Experts agree that panic buying played a role in creating drug shortages.

“People rushed to stock up and, in some cases, supplies that should have lasted a year or a year and a half were purchased within a month,” Nikolay Bespalov, director of development at the analytics firm, told AP. RNC Pharma.

Bespalov also highlighted the logistical problems that occurred at the start of the crisis. While major Western pharmaceutical companies have pledged not to withdraw vital drugs from the Russian market, sanctions have cut major Russian banks from the SWIFT financial messaging system, hindering international payments. Dozens of countries have cut off air traffic with Russia, disrupting supply chains.

The expert pointed out that the logistical problems have largely been resolved, but panicked purchases, driven by fears that foreign companies cut off supplies, could continue to fuel shortages for some time.

“Clearly, until the emotions calm down, it will continue,” Bespalov said.

Local news sites, from Vladimir, just east of Moscow, to Siberia’s Kemerovo region, reported a shortage of various drugs in the last days of March, amid the continuing panic buying.

Russian health watchdog Roszdravnadzor, however, said in a statement Friday that “the situation on the drug market is gradually returning to normal, panicked pharmaceutical purchases are decreasing.”

Erlikh, the cardiologist, pointed to existing problems with quality drugs in Russia, which according to some estimates imports up to 40% of its drugs.

After authorities launched an import substitution policy to counter sanctions for annexing Crimea in 2014 and to promote their own drugs over foreign-made drugs, shortages of some imported drugs have become a problem.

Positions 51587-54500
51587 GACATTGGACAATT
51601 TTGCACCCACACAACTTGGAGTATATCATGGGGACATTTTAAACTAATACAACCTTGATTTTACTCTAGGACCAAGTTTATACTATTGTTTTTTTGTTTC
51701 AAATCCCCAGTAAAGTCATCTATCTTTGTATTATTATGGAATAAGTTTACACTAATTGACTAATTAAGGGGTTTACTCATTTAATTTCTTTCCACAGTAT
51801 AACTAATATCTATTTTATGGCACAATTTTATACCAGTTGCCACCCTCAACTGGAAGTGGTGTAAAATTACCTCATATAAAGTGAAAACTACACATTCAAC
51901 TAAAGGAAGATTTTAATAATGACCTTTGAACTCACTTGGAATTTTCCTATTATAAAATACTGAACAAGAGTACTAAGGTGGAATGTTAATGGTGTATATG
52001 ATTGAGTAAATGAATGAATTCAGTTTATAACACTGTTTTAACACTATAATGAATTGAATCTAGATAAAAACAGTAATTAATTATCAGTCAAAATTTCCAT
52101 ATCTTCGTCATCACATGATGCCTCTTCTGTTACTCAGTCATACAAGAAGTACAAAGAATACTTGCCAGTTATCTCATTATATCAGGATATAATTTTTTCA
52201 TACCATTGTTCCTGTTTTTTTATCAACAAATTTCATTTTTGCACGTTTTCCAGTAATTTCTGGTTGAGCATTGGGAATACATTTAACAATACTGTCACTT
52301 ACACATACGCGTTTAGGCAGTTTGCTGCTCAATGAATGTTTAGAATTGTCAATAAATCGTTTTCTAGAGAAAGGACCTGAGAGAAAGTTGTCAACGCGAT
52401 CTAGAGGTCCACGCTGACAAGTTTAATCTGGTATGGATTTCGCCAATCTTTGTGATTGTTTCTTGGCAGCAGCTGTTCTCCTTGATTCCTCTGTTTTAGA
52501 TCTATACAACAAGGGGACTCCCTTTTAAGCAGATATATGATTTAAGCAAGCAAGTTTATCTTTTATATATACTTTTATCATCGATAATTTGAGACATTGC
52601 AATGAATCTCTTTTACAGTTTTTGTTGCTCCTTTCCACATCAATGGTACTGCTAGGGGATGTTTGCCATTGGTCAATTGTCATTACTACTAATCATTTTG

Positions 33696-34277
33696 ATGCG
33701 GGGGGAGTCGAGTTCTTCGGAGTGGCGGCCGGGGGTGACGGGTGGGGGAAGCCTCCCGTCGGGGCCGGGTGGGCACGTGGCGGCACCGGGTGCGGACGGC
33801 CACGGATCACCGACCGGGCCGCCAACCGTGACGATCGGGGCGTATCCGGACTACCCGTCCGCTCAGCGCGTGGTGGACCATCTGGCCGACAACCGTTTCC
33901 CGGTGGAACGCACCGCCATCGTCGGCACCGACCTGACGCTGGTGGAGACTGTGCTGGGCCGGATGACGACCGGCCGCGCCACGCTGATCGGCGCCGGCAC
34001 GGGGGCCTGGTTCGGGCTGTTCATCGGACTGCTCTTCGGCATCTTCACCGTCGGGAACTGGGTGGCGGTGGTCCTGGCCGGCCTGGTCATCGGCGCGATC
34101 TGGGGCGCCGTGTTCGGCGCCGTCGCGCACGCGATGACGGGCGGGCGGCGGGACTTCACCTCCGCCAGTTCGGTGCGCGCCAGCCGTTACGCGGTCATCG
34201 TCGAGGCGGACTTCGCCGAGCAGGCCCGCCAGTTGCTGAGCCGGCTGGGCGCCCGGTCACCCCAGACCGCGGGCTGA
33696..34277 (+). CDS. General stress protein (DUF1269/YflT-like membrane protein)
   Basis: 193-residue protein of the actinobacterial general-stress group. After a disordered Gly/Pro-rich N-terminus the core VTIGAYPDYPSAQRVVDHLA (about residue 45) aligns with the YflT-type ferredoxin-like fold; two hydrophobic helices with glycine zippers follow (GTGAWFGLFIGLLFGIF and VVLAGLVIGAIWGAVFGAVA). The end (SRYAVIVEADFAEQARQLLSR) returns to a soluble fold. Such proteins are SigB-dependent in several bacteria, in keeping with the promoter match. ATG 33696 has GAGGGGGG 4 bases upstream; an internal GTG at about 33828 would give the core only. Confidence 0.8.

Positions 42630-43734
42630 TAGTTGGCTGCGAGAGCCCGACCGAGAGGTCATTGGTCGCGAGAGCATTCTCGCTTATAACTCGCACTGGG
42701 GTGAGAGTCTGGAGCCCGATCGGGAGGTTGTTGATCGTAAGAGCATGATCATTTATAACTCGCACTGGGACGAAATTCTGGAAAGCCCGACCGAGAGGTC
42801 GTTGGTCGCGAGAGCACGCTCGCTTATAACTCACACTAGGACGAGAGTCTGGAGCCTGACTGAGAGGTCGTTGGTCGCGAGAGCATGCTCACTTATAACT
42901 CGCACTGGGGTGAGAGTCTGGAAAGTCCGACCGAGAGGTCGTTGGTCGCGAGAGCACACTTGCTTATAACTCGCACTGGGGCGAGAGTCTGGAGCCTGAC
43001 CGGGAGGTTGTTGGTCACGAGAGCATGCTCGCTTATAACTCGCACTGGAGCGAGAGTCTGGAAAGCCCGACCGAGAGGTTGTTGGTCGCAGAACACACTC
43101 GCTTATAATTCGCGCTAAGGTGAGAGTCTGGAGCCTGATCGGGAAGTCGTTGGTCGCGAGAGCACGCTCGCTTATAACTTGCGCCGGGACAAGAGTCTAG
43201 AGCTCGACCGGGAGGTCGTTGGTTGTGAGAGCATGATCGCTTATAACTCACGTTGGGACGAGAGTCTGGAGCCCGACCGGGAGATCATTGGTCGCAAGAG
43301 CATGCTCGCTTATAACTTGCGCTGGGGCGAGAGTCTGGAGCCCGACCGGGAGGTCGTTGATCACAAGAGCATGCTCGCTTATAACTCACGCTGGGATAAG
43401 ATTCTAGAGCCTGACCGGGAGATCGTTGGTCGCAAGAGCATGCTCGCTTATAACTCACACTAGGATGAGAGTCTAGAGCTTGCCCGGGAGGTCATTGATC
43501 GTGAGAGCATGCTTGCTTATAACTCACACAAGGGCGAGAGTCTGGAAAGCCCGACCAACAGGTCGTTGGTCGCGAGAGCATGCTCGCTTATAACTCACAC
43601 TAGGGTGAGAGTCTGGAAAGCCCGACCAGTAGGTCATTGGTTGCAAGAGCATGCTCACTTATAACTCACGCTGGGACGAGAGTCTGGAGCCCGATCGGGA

The policy outlined a wide range of preferences for Russian companies and ultimately made it unprofitable for foreign pharmaceutical companies to supply some of their expensive, high-quality drugs to Russia.

In 2015, the state procurement of drugs for state-funded hospitals and clinics, which account for up to 80% of the Russian pharmaceutical market, became subject to the “three is a crowd” rule, which excluded foreign companies if at least two Russian companies were bidding on a contract.

The government has also continued to add more drugs to the “vital medicines” list, a register of more than 800 essential drugs, for which the authorities have set relatively low and mandatory prices. Companies can request the modification of the established price once a year, but the process is long, heavily bureaucratic and does not lead to a guaranteed result.

“We have already gradually lost one major original drug after another. Generics are taking their place, and while there are some pretty good ones produced in Europe, there are also some dubious ones produced in Russia, ”Erlikh said.

“Of course, when there are no original drugs, a generic is better than nothing. But it’s a situation of (deliberately) lowering the bar, it’s not a good way to live, “she added.


Follow AP’s coverage of Russia and Ukraine at


Leave a Reply

Your email address will not be published. Required fields are marked *